Better oral health and dramatically decreased risk of deadly oral cancer is one huge benefit, said dental hygiene student Allison Clark. Just outside of Bovard Auditorium, the student manned a table stocked with information on oral cancer – including shocking photographs of the damage caused by the disease – and helpful advice on how to successfully quit smoking.

Dental hygiene student Lauren Levine said that smokers who turned in at least one cigarette received a prize pack that included a toothbrush and tube of toothpaste, as well as smoking cessation supplies such as gum and information on quitting resources and techniques. They also received a raffle ticket for a chance to win an electric toothbrush.

Dental hygiene students conducted oral health screenings at both the USC Pharmacy and School of Dentistry on the University Park campus. Even nonsmokers took the opportunity to receive a free oral health checkup. Staff member Todd Henneman said he thought having a screening was a good idea even though he doesn’t smoke.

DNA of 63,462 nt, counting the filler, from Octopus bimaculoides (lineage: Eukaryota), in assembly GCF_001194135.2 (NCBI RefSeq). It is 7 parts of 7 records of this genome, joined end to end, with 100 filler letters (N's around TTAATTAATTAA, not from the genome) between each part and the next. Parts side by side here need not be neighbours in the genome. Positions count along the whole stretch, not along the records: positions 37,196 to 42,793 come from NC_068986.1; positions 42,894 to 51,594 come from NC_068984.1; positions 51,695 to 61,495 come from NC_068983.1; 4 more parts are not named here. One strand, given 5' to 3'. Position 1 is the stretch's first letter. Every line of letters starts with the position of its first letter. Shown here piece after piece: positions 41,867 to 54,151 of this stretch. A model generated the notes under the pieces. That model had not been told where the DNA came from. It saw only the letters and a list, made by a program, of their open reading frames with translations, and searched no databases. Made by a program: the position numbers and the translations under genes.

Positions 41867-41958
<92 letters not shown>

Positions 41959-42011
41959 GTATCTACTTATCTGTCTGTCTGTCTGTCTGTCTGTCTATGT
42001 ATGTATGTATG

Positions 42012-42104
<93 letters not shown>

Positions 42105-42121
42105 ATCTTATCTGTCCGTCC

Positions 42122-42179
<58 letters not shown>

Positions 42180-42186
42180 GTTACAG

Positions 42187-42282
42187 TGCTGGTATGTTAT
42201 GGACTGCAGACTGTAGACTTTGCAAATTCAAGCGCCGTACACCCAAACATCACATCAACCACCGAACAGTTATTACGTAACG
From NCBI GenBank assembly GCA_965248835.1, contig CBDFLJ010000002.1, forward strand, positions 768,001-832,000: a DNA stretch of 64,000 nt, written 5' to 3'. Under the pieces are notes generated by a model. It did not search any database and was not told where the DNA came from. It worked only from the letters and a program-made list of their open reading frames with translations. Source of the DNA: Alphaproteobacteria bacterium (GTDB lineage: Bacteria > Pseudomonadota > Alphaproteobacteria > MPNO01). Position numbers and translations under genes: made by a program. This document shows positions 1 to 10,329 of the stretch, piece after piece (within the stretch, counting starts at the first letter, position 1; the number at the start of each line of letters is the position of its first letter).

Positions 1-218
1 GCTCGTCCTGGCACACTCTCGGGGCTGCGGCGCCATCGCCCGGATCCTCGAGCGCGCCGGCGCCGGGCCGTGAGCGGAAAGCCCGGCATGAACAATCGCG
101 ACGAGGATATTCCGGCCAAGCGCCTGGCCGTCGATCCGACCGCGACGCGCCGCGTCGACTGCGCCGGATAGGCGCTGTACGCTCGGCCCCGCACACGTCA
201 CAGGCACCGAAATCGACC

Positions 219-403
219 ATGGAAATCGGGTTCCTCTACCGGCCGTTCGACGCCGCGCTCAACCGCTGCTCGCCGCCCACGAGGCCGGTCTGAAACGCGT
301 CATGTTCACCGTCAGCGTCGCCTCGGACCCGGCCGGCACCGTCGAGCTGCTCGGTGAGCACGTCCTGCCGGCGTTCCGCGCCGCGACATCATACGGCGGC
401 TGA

“I figured that I might as well take the opportunity to make sure there were no problems,” Henneman said.

Staff member and USC alumna Lauren Sherrell said she is “very much into preventive measures.” Though she doesn’t smoke, she opted for an oral health screening as soon as she saw the signs outside the pharmacy.

Diane Melrose, chair of the USC dental hygiene program, said the students had conducted more than 120 oral screenings and spoke to more than 500 people about the effects of smoking on the oral cavity.

Coupled with activities that took place all over the country, Levine said she hoped lots of smokers got the message and found advice on quitting.

“It’s really cool that it’s not just about our efforts here at USC but also nationwide,” she said.

November, 2009|Oral Cancer News|